top of page
  • Nikki Cagle

Drunken Cranberries Recipe: The Best Homemade Cranberry Sauce

Drunken Cranberries Promo image

Any time I can lace a dish with alcohol — especially for the holidays — well, sign me right on up. I never in my life liked cranberry sauce — there's something about eating a can-shaped jello mold that just had me like, nahhh, I'm good. That is, until I met this recipe about 10 years ago {my god, I'm old} at a work function {forever in debt to that co-worker}. I have tweaked this recipe so many times over the years, but I have finally found the sweet spot. Sure, you could make it kid-friendly, but why not just scoop a bit out before adding the goods {read: Alcohol}, and have the best of both worlds {a buzz for you — and not for the kids}?

Three main things about this dish before you officially add it to your Thanksgiving line-up {which you'll want to, trust me}:

  1. The recipe calls for frozen cranberry juice concentrate — and I know what you're thinking — no problem, I'll just stroll my booty on over to the frozen fruit aisle and pick up a couple cans. Wrong, so wrong. Frozen cran concentrate is becoming extinct, ya'll. It's a tragedy, really. I haven't ventured into finding a substitute for this yet {due to pure laziness}, so I go on a wild goose chase every year to find the frozen goods. And by "me," I mean I send out an SOS to my entire family and whoever finds it first buys every can on the shelf {because it's typically good for two Thanksgiving cycles}. As far as I can tell from Welch's website, they carry it mostly at Walmart and Safeway — though the hubs also found it as Weis this year. Be a nerd: Check the Welch's or Ocean Spray website trackers before going on a hunt, giving up, and just downing the bottle of GM.

  2. Double up. Hell, maybe even triple up? Quadrupling is not frowned upon, either. This bad boy goes fast, and you'll definitely want leftovers. If you find yourself with too many leftovers — even better. Let me tell you why: It serves more purposes than just a turkey companion. Picture me this {or taste me this}: Drunken cranberries over a baked brie {dead}; drunken cranberry meatballs {heaven}; or drunken cranberries poured into ice cube trays, frozen, and then plopped into champagne at Christmas {YOU'RE WELCOME}. Like I said, the more, the merrier. I almost always double this. Freezes well!

  3. If you want to keep this completely kid-friendly, just forego the Grand Marnier. It's easy to do because it's the last ingredient added. Or, add it and simmer it out longer so it cooks out the alcohol but keeps the tangy orange flavor. I don't exactly support this option or think that we'll ever be besties, but hey, to each their own.

Drunken Cranberries

Serves: 8-10

Total time: 20 minutes


  • 2 cans frozen cranberry juice cocktail concentrate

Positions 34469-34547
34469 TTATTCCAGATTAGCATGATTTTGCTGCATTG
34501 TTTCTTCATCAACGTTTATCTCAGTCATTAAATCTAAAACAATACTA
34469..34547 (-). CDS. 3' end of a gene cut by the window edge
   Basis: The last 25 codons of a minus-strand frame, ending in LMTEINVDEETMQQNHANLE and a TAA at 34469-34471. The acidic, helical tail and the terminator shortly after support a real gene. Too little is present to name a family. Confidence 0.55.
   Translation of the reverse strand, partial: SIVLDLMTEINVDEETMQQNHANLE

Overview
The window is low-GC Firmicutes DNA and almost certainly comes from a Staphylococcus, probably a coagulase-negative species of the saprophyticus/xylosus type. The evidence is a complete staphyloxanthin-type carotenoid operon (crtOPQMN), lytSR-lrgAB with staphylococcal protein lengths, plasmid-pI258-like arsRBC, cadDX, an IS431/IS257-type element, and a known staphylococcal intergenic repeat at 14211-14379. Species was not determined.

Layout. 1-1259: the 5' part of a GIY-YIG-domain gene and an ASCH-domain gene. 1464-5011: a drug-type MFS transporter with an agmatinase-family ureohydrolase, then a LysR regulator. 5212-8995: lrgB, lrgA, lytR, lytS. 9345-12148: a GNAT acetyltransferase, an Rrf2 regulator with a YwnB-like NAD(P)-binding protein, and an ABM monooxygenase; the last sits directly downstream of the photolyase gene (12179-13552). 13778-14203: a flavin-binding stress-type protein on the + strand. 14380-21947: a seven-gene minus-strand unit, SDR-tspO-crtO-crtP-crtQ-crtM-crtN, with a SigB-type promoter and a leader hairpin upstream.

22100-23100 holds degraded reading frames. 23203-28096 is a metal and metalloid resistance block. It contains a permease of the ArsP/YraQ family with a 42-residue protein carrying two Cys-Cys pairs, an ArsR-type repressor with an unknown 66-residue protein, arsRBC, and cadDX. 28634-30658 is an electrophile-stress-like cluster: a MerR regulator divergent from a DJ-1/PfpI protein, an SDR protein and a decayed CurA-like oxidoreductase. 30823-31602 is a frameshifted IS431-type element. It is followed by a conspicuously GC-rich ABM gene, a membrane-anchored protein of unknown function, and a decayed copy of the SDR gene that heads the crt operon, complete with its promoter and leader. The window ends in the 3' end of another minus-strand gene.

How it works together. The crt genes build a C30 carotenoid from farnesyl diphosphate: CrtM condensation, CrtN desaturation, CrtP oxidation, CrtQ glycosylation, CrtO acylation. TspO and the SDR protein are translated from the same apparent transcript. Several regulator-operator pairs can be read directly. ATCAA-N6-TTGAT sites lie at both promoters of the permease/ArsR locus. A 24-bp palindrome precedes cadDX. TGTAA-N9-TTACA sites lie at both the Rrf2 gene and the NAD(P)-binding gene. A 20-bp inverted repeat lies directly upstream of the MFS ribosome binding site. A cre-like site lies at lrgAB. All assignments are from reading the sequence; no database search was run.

• 2/3 cups sugar

  • 5 Tbsp. orange marmalade

  • 1 orange, freshly squeezed

  • 4 Tbsp. grated orange peel {I grate 1 orange and call it a damn day}

  • 1/2 Tsp. ground allspice

  • 2 12-oz packages of fresh cranberries {or frozen - but I prefer the pop of fresh}

  • 1/4 cup Grand Marnier


  1. In a large saucepan over medium heat, add the frozen cranberry juice concentrate and sugar — mix well. Cook down, stirring occasionally, until sugar dissolves — about 3 minutes.

  2. Stir in the orange marmalade, freshly squeezed orange, orange peel, and allspice until well-combined. Take a moment, hang your face over the steaming pot {carefully — don't call me if you burn yourself, doofus}, and breathe in the wafting smells. If you're not in the holiday spirit after this, I can't help you, Scrooge.

  3. Add in the fresh cranberries and stir occasionally while the cranberries pop and cook down — about 10-12 minutes.

  4. Turn heat to low and add Grand Marnier — mix well and let cook for another minute {or longer, if you must cook the alcohol out}.

  5. Remove from heat and let cool for about 10 minutes — then transfer to a glass bowl {warning: Will stain plastic!}. The sauce will thicken as it cools.

Tip: Make the night before serving. These are best the next day {or even two days later} once the flavors have set in and the cranberries have thickened. Bonus that you get one dish out of the way the night before the chaos of a holiday!

To thaw: If you took my advice and made a quintuplet-batch to freeze, you'll just want to pull the container out of the freezer and let thaw a bit on it's own for a couple of hours {I let mine thaw in the sink}. If I'm in a crunch I'll throw it in a saucepan and help it cook down faster, and then put it back in the fridge to firm up and cool down {again}.

Happy holidays!! {Or, happy July, happy Wednesday, happy girls-night-in — whatever, I'm not judging. These are good anytime — and I for sure crave them throughout the year.}


bottom of page